July 19, 2010

From the Shore

When you live in a very cold climate zone, as I do, you know that there are many plants that won't survive, so are happy with the ones that thrive. But my plant envy was in full stride when I saw all the flowering blue and pink hydrangeas, too tender for Vermont, down on the New Jersey shore. They make such a beautiful display, looking grand and generous in their large masses. The lovely specimen above was photographed in my sister's garden, which included may other types of colored hydrangeas.

I was very happy to find some of the old fashioned honeysuckle, remembered from childhood, mentioned before in this post. What I hadn't remembered is the intense sweet scent of the flower; it's delightful to bury your nose in a group of them, and the bees agree: you can see one deep in a flower on the lower right.

I saw many plants on the shore that were unfamiliar. This vine, entwined within a privet hedge, had a spray of flowers with a very interesting growth pattern. The small cream-colored flower (I think it's a flower) has at its center a green 'button', which then enlarges into circular ribbed forms, which I assume are seed pods. I found the structure very engaging, even cheerful, like little dangling candies.

Of course I went to the beach, and what a treat it was to splash in the ocean. The beaches I visited had dark colored sand, which might come from all the mussel shells that cling to the jetties and are then crushed by the action of waves. It's a minor treasure hunt to sift the sand and find small particles of rock and shell that are part of it.

I couldn't resist including the following image, of a surfer's sandals left waiting on a wall, with seagulls watching along the water's edge, a cliched/iconic image of the sea, and summer.


  1. How lovely Altoon ...
    these posts on your stay at this lovely part of the world full of both reminiscences and noticing small details from the here and now are reminding me I am now ready for a little break..but where to?
    After a hugely busy time I am slowing for a bit.
    Hope you are having a wonderful time!

  2. Hi Altoon -- You found Pokeberries! They get so dark -- the children's ink and face paint.

  3. hi Sophie, a little break was a great pleasure, especially with the memories; I hope you find a nice spot for yours.

    Susan, thanks for the i.d. I looked up the pokeweeds and they're such an interesting plant: salads and dyes and poison, with a long history of different uses. I so appreciate your naturalist's eye.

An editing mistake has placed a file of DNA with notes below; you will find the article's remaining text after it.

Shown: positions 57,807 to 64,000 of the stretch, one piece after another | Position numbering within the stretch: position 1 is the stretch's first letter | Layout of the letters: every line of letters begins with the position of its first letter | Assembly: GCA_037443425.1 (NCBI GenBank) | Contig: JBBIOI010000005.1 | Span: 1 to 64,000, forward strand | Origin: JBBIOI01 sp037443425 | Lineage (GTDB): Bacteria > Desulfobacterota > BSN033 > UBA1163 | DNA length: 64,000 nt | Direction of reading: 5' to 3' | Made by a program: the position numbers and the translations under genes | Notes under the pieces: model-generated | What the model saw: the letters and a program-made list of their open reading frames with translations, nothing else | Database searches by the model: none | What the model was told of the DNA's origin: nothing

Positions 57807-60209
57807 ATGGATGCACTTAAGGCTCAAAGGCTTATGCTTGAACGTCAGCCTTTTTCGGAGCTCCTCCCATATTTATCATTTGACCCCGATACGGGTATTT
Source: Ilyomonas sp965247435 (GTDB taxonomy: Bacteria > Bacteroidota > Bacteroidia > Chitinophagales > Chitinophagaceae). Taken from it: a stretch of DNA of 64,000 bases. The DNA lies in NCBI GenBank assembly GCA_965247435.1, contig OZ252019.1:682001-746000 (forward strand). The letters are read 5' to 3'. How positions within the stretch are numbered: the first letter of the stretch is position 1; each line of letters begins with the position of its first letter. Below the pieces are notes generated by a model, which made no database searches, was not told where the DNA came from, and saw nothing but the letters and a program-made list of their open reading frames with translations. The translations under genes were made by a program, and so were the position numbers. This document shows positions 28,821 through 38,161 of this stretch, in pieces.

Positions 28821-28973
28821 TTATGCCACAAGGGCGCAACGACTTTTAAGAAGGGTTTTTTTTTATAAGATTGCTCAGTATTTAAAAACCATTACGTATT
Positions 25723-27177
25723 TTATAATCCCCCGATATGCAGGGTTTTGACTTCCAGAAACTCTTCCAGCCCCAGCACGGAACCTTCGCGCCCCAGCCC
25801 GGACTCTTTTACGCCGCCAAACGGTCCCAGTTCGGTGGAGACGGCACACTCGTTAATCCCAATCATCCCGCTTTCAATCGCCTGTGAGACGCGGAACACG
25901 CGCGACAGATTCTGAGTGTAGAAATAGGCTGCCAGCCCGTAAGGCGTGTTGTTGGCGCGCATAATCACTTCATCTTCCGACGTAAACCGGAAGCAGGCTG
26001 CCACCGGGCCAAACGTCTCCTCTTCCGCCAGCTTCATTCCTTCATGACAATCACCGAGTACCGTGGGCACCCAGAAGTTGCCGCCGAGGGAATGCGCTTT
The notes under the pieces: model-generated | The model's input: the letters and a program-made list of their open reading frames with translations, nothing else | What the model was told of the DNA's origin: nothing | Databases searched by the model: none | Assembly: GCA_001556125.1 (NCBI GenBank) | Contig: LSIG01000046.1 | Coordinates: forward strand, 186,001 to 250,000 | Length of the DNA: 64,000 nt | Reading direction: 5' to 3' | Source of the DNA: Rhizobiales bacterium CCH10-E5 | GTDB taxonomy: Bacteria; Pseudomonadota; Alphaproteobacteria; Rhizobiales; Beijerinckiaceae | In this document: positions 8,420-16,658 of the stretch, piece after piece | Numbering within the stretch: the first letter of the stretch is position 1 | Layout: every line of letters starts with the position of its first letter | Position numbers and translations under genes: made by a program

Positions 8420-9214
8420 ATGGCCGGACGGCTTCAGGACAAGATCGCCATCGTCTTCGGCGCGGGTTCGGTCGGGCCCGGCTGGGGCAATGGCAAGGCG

4. You probably learned all about this already, but I had to go look it up too. Here's a quote from Edible Wild Plants of Eastern North America, by Fernald and Kinsey (yes, that Dr. Kinsey): "The purple juice has in the past been guilty of coloring other things than frosting and candy. Thus, in 1783 Bryant wrote: 'The Portugueze had formerly a trick of mixing the juice of the berries with their red wines, in order to give them a deeper colour; but as it was found to debase the flavour, the matter was represented to his Portugueze Majesty, who ordered all the stems to be cut down yearly before they produced flowers, thereby to prevent any further adulteration' " (1943). Interesting plant!

  5. Really enjoyed these shore posts. My best friend from college was from N.J. and I have wonderful memories of going to the Jersey shore with her family. Sun, sand and fabulous food!

    One of my sisters lives in PA and everyone has massive blue hydrangeas so I know how you feel. The folks there can grow Japanese maples so well that I have seen them trimmed a la topiary, if you can imagine that.

  6. I wouldn't depricate the beach image. It has the rich visual interplay and intelligent organization of all your work. In fact, I challenge you to make an uninformed image! Just look at how Brueghelesque it is to use the small foreground bits to enlarge the gulls, then take us back to the lone fuzzy bird in the sky, confuse the forms of the sandals with the distant rip-rap; section (golden?) the sky/earth, use the dark foreground wall as repoussoir... but with shadow detail, simplify the large forms and complexify within themselves, and on and on. I hear the sound of a gameshow buzzer nullifying the cliché!

  7. Reading your comments on honeysuckle reminded me of the passage on same in Marilynne Robinson's GILEAD, which I was just reading again yesterday. The beckoning scent of honeysuckle and the culturally shared childhood behaviors surrounding it are as memorable as childhood shore stays. These are enduring sun-filled remembrances of safe, gloriously pleasurable, summers past -- would that all children and former children had such magical beginnings.

  8. Susan, thanks for the fascinating additional info on pokeberries; who could have imagined!

    Linda, it's nice knowing someone else suffers from hydrangea envy. And I did see a small, finely cut leafed, Japanese maple trimmed into a small round ball. It was just beautiful, and I kept stroking it.

    Okay Kim, I give up; it's not a cliche. I just thought all the elements were just too too 'what is expected' and wasn't thinking of the composition.

    twocorbies, oh, I loved Gilead, and am vaguely remembering relating to the honeysuckle passage. I do feel that those of us who had such wonderful summers are very lucky indeed.